Faced with wiring up a remote control
panel, Arkansas engineer Rolin Lintag figured there had to be a better way than
mounting the terminal blocks inside the rack, where access would require a
flashlight and patience to check or change wires.
Rolin headed to Wal-Mart. For less than
$6 he picked up a few packs of metal “L” and angle brackets, shown in Fig. 1,
and set to work.
His idea was to mount the blocks to
blank rack panels, then hinge the panels so they would drop down from the front
of the rack. No longer would he have to go through the rear of the rack to get
to his terminal blocks.
Fig. 1: All you need to
hinge rack panels is some inexpensive hardware.
Fig 2: The combination of
bolts, nuts and ‘L’ and angle brackets will be used to secure the rack panels.
Certainly there are fancy panels you
can buy to accomplish this, but not for $6.
Fig. 2 shows the method of
interconnecting the angled steel to the rack. Fig. 3 shows the panels connected
to the makeshift hinges and in the “open” position, so Rolin can gain access to
the terminal blocks.
Fig 3: The terminal
boards are mounted and the rack panels dropped open.
The fourth image shows the panels
closed, in a neat-looking rack.
Rolin writes that he bought the
inexpensive parts himself because he wanted to get the job done right. We’ve
all been there and done that.
Fig. 4: Rack panels in
closed position keep terminal wiring hidden.
Rolin recently was promoted to chief
engineer for the Victory Television Network, a UHF TV network in Arkansas consisting
of KVTN, KVTJ and KVTH. Congrats, Rolin, and thanks for sharing your ingenuity
with readers of Workbench.
* * *
Rich Sweetman is principal in Rich
Sweetman Contract Engineering Services in Iowa. Several years ago, the chief
engineer of a Des Moines radio station group asked Rich if he could help
re-install a counterpoise ground system under the main tower, to replace one
that had been stolen the night before.
Rich learned that this was an ongoing
problem at this AM site. Both engineers had talked to local law enforcement and
requested additional patrols, which the police agreed to do. But a few weeks
later the problem recurred, resulting in more stolen copper.
As the engineers were replacing the
copper, a local farmer showed up, asking what was going on. The chief engineer
told him about the thefts, and added, untruthfully, that the new wire was
copper-coated steel. In reality it was solid copper conductor.
To their amazement, the thefts stopped.
Rich’s assessment: Sometimes a little
misinformation can solve a tedious, time-consuming problem. Rich cannot call
the farmer a thief; but the sequence of events does makes you wonder.
At least the bad guys did not try to
steal the 4-inch hardline feeding the six DA towers. These lines are about 1,500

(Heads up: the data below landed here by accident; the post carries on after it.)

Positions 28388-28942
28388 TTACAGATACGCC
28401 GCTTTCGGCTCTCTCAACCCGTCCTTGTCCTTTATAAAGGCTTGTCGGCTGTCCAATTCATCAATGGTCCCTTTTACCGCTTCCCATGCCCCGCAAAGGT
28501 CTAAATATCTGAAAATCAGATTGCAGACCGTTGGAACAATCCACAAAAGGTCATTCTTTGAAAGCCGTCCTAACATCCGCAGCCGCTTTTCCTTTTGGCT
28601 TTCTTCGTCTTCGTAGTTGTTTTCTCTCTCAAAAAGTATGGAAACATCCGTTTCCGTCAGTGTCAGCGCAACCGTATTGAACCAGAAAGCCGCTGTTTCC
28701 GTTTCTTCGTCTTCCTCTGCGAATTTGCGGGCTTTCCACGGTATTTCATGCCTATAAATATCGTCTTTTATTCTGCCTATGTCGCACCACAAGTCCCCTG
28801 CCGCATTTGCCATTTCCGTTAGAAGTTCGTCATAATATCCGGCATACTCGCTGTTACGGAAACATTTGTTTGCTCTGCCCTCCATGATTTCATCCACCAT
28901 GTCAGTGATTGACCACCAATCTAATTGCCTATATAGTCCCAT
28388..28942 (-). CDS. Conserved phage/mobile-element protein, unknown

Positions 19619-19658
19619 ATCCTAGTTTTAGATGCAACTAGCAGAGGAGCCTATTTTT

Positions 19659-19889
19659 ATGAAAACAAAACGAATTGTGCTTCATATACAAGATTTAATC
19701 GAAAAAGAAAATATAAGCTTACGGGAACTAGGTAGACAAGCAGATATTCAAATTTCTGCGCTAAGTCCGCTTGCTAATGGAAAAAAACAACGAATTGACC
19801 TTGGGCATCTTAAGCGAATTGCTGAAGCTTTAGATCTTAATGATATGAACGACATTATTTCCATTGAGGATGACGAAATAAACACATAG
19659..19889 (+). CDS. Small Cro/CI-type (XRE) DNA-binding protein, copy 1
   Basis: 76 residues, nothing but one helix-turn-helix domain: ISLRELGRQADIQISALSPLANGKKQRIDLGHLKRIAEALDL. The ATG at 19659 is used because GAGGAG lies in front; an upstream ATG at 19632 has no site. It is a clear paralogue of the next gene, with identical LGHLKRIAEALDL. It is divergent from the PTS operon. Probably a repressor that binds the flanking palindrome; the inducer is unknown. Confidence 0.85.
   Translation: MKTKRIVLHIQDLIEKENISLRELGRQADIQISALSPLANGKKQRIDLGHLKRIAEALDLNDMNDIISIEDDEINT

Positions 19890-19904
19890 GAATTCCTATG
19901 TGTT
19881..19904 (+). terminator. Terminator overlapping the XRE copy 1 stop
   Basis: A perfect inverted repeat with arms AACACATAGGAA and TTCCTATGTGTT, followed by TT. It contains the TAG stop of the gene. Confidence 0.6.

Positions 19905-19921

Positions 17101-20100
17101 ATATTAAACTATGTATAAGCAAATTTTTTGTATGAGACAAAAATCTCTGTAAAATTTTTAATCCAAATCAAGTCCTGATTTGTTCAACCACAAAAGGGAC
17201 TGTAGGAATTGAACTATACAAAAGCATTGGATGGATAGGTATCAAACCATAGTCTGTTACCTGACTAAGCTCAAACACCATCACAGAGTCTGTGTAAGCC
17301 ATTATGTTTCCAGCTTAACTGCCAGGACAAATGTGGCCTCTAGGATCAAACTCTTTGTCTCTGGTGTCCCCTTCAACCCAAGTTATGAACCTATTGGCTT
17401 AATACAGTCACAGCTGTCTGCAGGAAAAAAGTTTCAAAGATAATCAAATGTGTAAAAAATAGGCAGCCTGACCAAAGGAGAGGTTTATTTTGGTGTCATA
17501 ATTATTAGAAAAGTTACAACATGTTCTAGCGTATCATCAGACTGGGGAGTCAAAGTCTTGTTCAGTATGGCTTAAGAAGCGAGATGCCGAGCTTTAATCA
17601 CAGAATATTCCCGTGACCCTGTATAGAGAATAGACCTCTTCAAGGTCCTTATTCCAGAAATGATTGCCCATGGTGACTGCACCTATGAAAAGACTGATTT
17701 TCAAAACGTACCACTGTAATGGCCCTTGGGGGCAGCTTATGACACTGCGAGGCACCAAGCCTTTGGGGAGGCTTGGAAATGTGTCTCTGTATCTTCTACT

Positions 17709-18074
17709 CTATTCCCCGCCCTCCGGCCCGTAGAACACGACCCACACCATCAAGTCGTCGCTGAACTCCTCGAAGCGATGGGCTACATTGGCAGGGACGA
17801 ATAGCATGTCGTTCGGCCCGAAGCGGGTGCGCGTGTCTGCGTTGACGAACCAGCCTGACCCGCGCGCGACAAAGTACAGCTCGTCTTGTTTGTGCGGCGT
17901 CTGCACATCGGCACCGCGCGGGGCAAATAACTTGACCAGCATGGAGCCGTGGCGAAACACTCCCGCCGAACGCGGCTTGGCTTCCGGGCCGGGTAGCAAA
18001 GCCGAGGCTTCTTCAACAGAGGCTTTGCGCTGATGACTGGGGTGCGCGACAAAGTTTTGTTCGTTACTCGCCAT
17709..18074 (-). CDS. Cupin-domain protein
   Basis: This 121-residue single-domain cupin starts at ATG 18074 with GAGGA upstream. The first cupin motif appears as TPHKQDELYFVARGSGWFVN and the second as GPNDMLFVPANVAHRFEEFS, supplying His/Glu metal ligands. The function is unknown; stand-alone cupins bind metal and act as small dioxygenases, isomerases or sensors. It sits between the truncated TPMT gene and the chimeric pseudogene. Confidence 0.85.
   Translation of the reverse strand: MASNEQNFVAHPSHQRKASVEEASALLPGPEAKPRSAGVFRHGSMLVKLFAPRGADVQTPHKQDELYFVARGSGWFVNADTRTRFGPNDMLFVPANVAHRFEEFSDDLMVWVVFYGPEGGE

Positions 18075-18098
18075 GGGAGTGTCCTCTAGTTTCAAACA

feet length in total.
During this period, the on-air talent
was required to take meter readings of the antenna system every 30 minutes and
to call local law enforcement if there were any major deviations from previous
readings — all in an effort to catch the thief or thieves.
* * *
David Chenault is general manager for
The Heartbeat of East Texas, KPXI(FM) and KWRD(AM/FM).
He writes to relate that when one of
his networks recently switched satellite frequencies, his stations began
experiencing intermittent dropouts and glitches on the received audio. David
noticed significantly reduced Eb/N0 numbers, and even had
problems acquiring a lock on some of his receivers.
He sent off an email and got a reply
saying some stations had reported similar problems. The network guys asked him
to look at filters or anything that would affect the new settings. However,
every receiver on the dish was having the same issue, an important clue.
After an hour of head-scratching, David
had a hunch. He took a jug of water out to the dish, climbed on a chair and
dowsed the LNB. When he came back in, the Eb/N0
numbers had doubled!
of the sun had been cooking the diode in the LNB on the dish, degrading its
performance. The water cooled the LNB off, restoring normal operation. The
recent change in frequencies apparently had been coincidental.
So now he’s got a sprinkler out and is
regularly “watering” the dish.
Hope David’s tip can help someone else. We always knew
it was hot in Texas!
Contribute to Workbench. You’ll help your fellow engineers and
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firstname.lastname@example.org. Fax to (603) 472-4944.
John Bisset has spent 43 years in the broadcasting industry, and is
still learning. He works for Tieline Technology, is SBE certified and is a past
recipient of the SBE’s Educator of the Year Award.